By Leanna James Blackwell


True Story, Issue #22

In Greek mythology, a sip from the River Lethe offers oblivion to newly-perished souls. Braiding together the story of her parents’ whirlwind romance and memories from her troubled childhood, Leanna James Blackwell considers the lure of denial and the costs of remembering.

On March 28, 1941, the great modernist writer Virginia Woolf filled her coat pockets with stones and walked into the River Ouse in Sussex until the cold water covered her head. Her body was discovered three weeks later by a group of children playing near the Southease bridge. They took it for a log until one of them waded in to get closer. It must have looked like a strange, matronly mermaid beneath the surface of the water. A fur coat billowing, a woman’s body inside it, wispy hair rippling like weeds.

She was fifty-nine years old. She had written more than a dozen books, had been hailed, celebrated, loved. But Woolf was convinced that she was “going mad again,” she wrote in her goodbye note to her husband, Leonard. And this time, she felt she could no longer fight it.

I’ve often wished I could go back in time, pull her out of the water in time to save her.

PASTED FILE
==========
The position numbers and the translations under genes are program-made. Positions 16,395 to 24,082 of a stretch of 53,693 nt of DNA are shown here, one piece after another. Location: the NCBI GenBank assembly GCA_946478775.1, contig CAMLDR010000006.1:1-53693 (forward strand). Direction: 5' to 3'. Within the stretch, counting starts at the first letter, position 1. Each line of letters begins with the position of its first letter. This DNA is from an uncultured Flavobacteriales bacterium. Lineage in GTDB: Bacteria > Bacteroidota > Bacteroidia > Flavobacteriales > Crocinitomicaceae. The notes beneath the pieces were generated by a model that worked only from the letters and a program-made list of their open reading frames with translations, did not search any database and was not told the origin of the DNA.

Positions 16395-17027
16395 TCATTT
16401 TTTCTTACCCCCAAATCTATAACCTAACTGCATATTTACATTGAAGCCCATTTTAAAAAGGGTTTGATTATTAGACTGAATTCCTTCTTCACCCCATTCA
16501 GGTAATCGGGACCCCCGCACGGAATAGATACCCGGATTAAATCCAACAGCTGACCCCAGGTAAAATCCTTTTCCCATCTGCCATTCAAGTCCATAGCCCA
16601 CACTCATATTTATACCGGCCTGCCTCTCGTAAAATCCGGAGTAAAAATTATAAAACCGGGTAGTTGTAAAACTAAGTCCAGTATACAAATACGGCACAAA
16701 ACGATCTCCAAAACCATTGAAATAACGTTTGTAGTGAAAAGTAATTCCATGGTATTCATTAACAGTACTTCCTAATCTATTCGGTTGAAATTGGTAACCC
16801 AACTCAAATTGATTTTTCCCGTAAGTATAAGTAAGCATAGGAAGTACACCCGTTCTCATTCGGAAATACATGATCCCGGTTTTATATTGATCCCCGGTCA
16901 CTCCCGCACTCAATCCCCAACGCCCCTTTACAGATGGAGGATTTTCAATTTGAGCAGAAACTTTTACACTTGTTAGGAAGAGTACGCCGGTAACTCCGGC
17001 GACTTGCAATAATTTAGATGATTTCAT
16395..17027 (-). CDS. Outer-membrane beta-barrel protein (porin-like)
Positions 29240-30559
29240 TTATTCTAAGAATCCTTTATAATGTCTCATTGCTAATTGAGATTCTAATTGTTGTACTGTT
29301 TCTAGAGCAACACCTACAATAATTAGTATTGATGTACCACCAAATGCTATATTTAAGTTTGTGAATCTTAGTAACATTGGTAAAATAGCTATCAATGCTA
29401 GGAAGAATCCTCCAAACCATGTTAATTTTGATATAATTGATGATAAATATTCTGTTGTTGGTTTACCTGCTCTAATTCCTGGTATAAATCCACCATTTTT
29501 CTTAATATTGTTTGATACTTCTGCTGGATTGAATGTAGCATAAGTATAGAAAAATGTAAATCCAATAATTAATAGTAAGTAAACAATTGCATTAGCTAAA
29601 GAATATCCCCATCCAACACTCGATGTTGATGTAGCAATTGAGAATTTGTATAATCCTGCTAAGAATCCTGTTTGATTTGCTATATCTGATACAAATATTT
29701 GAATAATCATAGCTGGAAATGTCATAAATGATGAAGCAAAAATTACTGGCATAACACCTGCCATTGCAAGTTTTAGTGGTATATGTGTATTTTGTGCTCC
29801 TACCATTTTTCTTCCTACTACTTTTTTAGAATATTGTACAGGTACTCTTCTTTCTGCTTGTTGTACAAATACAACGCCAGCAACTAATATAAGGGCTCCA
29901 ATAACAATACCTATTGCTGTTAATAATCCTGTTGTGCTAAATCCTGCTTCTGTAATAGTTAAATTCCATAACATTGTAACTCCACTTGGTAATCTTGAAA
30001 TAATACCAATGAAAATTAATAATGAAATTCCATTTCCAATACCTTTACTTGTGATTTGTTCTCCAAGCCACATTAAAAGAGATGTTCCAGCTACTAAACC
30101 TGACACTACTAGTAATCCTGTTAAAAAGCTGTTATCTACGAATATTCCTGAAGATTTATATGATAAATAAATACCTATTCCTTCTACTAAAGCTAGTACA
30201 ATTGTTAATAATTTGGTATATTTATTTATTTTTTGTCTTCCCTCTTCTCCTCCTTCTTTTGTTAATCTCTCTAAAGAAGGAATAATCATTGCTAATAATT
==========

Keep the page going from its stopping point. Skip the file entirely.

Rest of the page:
• • •

In the underworld of Greek mythology, there are five rivers—the River Styx, across which the souls of the dead must travel, and four others, one of which is called Lethe. Flowing through the cave of Hypnos, Lethe (rhymes with “leafy”) offers forgetfulness to all who drink from it. One cupful, and everything carried over from the mortal world—every face, every name, every moment of the life just departed—is dissolved. In this way souls are cleansed, made ready for the next life. Other myths tell of a companion river, Mnemosyne, known only to initiates of mystery schools. For those anointed into the secrets, a choice presents itself after death: drink from Lethe and wash your memories away, become like a night sky scrubbed of stars, or drink from Mnemosyne and fix a lifetime of moments in your mind. Remember the faces you saw every day and the thousands you saw only once; remember the first gulp of air as you slid from the womb and every breath you took until the last.

Of course, you have to die first to reach either river. That’s what the myths teach, at least, but I wonder.

• • •

Three years ago, my mother had a surgical procedure to fuse two deteriorating discs in her spine. She was sent home afterward with bottles of powerful opiates—and an equally powerful infection that went undetected until she went into septic shock. Frantic phone calls from my siblings across the country filled me in. Our mother was back in the hospital receiving blood transfusions, massive doses of intravenous antibiotics, a second emergency surgery to scrape out the infection. I called the surgeon daily for updates, leaving messages until someone managed to track him down.